This month’s news includes generosity during Hurricane Harvey; a great advance in cancer treatment; a new kind of grocery story; an ingenious use of carbon emissions; amazing new energy-harnessing clothes; and businesses stepping up to save precious wild spaces in the U.S….
Houston businessman Jim McIngvale opened his mattress store to flood victims, giving hundreds of men, women, children and pets a place to rest, saying, “It’s better to given than to take.” >> See Video
The FDA approved Kymriah, which scientists refer to as a “living drug” because it involves using genetically modified immune cells from patients to attack their cancer. The drug was approved to treat children and young adults up to age 25 suffering from a form of acute lymphoblastic leukemia who do not respond to standard treatment or have suffered relapses. >> Full Story
Doug Rauch opened Daily Table in a low-income area of Boston two years ago. The nonprofit grocery store has been a pioneer in its approach to food waste, food deserts, hunger, and obesity. >> Full Story
This plan “mimics but greatly speeds up the natural weathering by rainfall which produces common types of rocks over millions of years,” MCI said. “These carbonates and silica by-products have the potential to be used in building products such as concrete and plasterboard to create green construction materials.” >> Full Story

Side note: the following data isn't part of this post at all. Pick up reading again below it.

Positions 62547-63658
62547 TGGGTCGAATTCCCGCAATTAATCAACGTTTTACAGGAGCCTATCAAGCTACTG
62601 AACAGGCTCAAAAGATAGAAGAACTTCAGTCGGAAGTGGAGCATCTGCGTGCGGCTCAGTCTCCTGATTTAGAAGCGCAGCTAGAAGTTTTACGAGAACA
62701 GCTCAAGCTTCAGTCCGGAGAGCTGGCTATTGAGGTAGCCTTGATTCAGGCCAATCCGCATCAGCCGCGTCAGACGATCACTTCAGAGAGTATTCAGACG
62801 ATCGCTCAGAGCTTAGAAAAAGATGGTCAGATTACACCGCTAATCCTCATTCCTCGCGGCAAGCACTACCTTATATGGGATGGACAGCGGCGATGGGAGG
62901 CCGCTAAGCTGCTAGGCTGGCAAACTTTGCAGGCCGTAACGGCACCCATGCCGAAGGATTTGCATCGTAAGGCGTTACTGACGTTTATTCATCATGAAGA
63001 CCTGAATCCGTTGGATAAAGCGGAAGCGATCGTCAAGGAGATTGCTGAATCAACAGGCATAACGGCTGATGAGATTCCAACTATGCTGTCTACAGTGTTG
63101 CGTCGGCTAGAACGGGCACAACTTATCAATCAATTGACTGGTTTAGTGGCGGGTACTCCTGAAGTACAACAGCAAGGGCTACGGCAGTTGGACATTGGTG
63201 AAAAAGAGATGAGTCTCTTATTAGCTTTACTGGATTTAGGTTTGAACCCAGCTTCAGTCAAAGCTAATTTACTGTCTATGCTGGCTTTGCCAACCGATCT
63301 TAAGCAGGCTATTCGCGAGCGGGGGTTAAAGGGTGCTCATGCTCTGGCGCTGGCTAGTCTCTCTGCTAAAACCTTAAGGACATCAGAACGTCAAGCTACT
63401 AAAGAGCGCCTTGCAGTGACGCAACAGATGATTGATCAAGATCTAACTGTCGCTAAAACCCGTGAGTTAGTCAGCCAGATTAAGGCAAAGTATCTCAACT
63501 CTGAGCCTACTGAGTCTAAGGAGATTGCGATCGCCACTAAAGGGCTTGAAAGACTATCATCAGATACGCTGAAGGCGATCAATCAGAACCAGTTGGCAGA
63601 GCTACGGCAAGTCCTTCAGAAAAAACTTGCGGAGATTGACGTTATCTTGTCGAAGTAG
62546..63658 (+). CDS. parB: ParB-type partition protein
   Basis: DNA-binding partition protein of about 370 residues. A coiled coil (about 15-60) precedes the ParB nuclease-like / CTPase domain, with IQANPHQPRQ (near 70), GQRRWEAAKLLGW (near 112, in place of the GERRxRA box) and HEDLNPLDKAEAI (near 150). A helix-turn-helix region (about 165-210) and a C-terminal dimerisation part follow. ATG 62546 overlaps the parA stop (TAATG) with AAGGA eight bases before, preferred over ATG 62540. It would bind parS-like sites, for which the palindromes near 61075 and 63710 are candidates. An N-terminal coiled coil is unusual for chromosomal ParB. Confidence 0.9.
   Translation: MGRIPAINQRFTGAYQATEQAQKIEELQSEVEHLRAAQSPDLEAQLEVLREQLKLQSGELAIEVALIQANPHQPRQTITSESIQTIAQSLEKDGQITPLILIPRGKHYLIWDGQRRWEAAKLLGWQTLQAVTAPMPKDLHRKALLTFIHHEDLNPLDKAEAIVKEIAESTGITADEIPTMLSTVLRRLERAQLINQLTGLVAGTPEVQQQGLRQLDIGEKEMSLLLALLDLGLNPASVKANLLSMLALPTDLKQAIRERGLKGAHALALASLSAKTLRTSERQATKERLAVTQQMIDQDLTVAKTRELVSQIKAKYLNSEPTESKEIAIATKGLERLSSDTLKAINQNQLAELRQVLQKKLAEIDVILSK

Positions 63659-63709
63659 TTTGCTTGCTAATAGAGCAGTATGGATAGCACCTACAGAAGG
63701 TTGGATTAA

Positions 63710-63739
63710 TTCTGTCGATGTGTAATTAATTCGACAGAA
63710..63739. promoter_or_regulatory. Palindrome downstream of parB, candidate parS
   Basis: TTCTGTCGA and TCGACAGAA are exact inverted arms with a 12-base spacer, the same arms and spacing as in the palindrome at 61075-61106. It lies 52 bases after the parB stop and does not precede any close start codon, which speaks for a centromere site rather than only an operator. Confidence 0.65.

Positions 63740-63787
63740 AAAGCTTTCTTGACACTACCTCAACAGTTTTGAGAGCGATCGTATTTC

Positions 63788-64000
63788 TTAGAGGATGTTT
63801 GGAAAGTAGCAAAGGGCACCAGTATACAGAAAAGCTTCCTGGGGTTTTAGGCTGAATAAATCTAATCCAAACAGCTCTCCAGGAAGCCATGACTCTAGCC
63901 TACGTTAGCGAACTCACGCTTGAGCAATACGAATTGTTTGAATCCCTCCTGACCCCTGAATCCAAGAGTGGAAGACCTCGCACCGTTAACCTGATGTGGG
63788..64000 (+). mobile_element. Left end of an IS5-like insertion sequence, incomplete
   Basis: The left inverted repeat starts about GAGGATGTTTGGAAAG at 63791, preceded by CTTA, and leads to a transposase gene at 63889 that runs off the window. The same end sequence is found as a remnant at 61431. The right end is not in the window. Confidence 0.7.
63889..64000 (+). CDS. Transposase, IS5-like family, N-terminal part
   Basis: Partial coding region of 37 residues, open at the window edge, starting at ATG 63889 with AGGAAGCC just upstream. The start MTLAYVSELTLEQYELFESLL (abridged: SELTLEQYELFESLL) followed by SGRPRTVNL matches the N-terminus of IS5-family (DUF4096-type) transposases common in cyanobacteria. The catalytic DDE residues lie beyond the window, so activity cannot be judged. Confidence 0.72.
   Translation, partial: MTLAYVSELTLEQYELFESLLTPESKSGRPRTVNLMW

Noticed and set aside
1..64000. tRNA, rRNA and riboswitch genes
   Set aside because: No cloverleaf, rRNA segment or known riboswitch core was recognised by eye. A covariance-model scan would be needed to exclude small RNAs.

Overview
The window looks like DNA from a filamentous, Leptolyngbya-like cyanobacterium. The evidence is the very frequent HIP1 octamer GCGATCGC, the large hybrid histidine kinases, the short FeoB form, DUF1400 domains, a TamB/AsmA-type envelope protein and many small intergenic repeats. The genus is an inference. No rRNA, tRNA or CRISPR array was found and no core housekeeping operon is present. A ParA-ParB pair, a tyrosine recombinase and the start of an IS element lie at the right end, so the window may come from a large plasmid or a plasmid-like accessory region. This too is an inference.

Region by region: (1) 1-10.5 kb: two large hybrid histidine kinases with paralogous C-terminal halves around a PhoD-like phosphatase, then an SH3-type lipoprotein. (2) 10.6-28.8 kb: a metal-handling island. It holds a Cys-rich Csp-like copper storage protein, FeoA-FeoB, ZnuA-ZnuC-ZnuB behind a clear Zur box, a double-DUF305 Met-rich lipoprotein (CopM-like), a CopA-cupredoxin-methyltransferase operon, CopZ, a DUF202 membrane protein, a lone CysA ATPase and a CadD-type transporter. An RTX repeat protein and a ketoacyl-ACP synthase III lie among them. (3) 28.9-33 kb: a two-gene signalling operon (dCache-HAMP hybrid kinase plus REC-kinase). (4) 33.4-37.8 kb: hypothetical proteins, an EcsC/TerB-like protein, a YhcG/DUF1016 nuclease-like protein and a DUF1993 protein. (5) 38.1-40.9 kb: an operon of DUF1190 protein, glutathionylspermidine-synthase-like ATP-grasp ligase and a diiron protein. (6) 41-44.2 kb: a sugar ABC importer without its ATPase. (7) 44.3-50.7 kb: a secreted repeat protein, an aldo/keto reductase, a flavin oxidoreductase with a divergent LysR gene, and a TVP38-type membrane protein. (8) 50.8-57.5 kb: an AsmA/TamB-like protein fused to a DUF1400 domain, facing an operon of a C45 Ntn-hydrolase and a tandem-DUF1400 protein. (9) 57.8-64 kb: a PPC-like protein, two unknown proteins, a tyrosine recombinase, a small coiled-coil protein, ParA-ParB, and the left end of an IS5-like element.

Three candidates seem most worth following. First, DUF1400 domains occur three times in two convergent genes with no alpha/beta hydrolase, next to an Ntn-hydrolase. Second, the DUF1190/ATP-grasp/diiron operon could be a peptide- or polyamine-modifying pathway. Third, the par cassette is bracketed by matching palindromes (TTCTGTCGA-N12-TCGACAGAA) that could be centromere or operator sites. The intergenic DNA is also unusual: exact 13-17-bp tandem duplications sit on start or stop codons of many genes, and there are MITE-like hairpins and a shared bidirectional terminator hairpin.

Clothing today is mostly about covering up. In the future, it might also be about powering up — literally. Researchers across the country are working to develop fabrics that harvest energy from your body movements and use it to provide a bit of extra juice for your cellphone or a fitness tracker. >> Full Story
Native Americans and environmental advocates get help from outdoor retailers as they battle a proposal to change monuments’ boundaries. A Patagonia spokeswoman, Corley Kenna, said: “Once these places are developed, you can’t go back. It truly is about protecting for future generations, as much as anything else. You’ll never get it exactly as it was. And these places are pristine.” >> Full Story
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